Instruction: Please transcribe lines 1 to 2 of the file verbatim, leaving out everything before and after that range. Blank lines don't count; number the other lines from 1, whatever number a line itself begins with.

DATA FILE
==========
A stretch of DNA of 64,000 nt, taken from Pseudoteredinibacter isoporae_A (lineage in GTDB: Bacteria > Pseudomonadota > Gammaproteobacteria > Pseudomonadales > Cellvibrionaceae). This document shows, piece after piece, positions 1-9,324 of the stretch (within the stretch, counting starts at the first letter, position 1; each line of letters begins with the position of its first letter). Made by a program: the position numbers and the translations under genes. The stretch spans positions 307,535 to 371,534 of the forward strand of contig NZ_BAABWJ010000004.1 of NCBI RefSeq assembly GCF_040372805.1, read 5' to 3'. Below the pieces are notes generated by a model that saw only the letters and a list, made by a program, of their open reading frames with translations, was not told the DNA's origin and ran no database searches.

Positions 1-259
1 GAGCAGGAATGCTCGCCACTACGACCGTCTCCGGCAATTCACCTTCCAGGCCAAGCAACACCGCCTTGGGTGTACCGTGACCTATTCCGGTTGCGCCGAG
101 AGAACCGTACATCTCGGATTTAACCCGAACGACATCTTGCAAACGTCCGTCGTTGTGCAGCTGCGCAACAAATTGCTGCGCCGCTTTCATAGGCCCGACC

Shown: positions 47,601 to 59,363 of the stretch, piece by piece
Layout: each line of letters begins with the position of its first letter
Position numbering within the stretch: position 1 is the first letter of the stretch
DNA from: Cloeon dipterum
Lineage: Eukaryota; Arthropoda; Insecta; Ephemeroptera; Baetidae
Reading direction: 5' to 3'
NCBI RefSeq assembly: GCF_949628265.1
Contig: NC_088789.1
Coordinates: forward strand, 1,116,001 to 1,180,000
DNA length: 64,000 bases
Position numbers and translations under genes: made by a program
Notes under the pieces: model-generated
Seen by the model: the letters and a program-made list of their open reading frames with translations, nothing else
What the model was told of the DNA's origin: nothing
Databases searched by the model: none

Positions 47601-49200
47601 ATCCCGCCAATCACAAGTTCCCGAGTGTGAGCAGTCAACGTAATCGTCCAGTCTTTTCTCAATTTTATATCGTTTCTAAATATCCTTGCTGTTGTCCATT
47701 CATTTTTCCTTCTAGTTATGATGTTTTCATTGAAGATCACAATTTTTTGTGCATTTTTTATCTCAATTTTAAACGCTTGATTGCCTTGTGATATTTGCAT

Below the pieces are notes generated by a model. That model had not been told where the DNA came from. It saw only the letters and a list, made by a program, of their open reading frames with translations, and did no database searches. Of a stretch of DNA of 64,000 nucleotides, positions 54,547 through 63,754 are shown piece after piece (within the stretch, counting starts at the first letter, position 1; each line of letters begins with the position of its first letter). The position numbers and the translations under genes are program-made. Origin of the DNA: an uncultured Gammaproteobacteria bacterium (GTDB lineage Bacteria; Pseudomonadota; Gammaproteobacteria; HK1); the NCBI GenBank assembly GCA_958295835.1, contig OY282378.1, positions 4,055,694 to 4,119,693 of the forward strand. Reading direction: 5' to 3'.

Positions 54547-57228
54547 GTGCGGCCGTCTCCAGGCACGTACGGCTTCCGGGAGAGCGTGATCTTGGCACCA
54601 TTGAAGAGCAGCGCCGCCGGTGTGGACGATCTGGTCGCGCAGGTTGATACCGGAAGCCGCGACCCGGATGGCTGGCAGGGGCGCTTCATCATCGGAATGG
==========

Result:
A stretch of DNA of 64,000 nt, taken from Pseudoteredinibacter isoporae_A (lineage in GTDB: Bacteria > Pseudomonadota > Gammaproteobacteria > Pseudomonadales > Cellvibrionaceae). This document shows, piece after piece, positions 1-9,324 of the stretch (within the stretch, counting starts at the first letter, position 1; each line of letters begins with the position of its first letter). Made by a program: the position numbers and the translations under genes. The stretch spans positions 307,535 to 371,534 of the forward strand of contig NZ_BAABWJ010000004.1 of NCBI RefSeq assembly GCF_040372805.1, read 5' to 3'. Below the pieces are notes generated by a model that saw only the letters and a list, made by a program, of their open reading frames with translations, was not told the DNA's origin and ran no database searches.

Positions 1-259